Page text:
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No matter how "technological" popular music is destined to become, there will, in addition, be the techne in music, which is its ineradicable and essential dimension. Today, the top 40 radio rotation plays Martin Garrix and Hardwell, and this is just popular music. It's not techno itself. But 15 years ago these tracks would have been seen as or related to some form of Dutch gabber techno. So today, since these tracks are pop music, we need to respect a very high standard for what can still be properly called "techno." I am using the new term "arche-techno" to indicate this high standard and this important difference. I believe that it is artists such as DJ Pierre, Joey Beltram, Mark Gage, and Marc Dosem who are equipped and positioned to exemplify these values going forward. The techno music of the past has evolved into something astonishingly popular and has been complicated by its recent authoritative ubiquity and holding-sway. The days of easy answers and taking-sides in the "commercial vs. underground" dialectic are gone.

There is no more simple disjunction of commercial vs. underground in techno music. This dialectic has been replaced by the dialectic of episteme vs. techne in music. And I want to draw attention to an unfortunate conflation of the notions of the underground and that which is forward-thinking. My claim is that what's most forward-thinking has boldly gotten rid of a hindrance, which is the notion of "the underground" lazily used as a sort of crutch.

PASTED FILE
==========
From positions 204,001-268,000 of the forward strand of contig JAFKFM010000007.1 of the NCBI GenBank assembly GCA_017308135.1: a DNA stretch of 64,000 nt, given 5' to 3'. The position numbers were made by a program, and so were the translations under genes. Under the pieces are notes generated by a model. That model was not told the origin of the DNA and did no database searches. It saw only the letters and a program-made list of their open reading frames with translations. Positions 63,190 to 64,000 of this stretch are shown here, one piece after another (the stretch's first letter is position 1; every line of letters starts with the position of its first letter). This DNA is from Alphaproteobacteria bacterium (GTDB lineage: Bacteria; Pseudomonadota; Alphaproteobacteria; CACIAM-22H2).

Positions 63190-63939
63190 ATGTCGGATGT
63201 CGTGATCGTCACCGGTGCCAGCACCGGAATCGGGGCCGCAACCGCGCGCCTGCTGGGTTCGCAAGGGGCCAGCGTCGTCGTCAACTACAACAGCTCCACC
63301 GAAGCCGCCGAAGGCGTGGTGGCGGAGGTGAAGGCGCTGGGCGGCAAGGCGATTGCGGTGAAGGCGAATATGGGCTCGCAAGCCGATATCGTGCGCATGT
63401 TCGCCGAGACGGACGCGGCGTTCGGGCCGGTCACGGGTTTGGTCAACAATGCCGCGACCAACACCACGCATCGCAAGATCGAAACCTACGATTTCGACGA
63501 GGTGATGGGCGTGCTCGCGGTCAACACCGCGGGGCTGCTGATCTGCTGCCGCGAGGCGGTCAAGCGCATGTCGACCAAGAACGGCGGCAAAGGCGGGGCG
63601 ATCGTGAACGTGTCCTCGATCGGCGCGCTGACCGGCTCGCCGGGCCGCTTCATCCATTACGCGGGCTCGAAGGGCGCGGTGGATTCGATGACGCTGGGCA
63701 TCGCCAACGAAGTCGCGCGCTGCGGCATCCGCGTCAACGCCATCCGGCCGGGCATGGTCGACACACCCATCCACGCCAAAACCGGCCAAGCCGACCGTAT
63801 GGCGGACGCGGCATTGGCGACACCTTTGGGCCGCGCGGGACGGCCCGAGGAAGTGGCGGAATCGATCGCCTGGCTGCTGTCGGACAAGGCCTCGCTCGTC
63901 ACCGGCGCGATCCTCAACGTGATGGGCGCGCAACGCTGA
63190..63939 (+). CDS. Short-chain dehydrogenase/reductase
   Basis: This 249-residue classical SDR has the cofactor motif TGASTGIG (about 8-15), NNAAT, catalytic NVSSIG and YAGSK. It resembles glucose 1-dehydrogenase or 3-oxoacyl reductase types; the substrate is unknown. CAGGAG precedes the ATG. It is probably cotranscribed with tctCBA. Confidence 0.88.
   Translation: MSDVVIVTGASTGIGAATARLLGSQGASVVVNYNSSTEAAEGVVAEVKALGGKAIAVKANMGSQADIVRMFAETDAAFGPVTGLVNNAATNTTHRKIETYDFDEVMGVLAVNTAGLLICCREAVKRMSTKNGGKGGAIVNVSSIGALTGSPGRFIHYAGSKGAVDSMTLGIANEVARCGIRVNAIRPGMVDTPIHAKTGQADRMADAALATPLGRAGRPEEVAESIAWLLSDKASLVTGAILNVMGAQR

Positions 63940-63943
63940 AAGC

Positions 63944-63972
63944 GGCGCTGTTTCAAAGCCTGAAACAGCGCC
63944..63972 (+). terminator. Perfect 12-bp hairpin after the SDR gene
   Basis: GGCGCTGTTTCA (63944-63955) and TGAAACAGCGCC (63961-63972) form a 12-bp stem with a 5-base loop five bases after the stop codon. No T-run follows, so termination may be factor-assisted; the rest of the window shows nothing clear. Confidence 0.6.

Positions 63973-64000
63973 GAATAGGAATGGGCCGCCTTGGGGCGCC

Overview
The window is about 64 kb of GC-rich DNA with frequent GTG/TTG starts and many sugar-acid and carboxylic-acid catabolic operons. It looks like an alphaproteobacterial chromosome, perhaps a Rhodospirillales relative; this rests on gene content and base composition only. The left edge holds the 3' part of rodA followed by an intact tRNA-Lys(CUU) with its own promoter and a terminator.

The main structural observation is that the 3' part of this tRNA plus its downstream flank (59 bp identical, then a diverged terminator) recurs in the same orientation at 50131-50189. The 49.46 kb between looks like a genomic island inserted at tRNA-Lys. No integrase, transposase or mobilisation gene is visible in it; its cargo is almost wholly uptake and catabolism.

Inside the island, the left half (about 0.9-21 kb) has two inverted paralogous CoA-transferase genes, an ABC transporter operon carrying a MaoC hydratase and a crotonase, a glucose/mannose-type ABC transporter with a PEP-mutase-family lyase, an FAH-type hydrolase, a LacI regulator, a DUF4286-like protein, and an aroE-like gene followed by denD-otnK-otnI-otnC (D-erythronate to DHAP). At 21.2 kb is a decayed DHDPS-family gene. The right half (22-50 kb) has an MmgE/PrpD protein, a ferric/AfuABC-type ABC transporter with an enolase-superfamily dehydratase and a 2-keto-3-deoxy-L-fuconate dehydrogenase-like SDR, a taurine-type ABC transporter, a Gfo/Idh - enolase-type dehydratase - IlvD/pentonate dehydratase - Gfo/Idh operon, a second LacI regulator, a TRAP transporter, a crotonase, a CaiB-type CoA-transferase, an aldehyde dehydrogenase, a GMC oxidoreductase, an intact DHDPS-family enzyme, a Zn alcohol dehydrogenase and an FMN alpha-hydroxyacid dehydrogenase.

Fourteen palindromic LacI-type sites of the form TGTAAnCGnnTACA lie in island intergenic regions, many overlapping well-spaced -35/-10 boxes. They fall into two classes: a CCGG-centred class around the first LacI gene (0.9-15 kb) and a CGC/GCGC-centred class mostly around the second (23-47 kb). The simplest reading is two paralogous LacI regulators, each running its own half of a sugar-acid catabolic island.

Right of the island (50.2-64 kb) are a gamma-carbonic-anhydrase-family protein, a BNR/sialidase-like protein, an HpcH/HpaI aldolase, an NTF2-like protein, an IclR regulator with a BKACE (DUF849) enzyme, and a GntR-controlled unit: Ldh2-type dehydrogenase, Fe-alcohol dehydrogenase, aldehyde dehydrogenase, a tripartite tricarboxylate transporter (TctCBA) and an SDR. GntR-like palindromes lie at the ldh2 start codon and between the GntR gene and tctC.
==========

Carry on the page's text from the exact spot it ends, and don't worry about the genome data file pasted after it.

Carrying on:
What do you hope the average listener takes away from this project?

When one creates, I think one hopes that the work takes on its own identity, that it has the capacity to work on an audience's thoughts, that it keeps coming back to mind, and in turn that one must go back and revisit the work herself. It’s not just that good work is memorable because it’s good; I think we like things because they have somehow taken possession of themselves, they have a real identity, and they are distinctive. I believe that all creators should create with this seriousness and respect. What we've done with Universal Quantifier is special because it has a unique identity — it’s not just a random sampler of tracks or marketing tool. I believe that using Universal Quantifier as our signature will impress on audiences the message that Halocyan takes nothing for granted. Universal Quantifier sends the message that our compilations will not be an afterthought or disposable product, but can also take center stage just the same way an individual artist's new album can.

Do you think there can be a resolution of the tension between techne and episteme in electronic music? Or is it a creative conflict that will persist and inspire further artistic evolution in electronic music?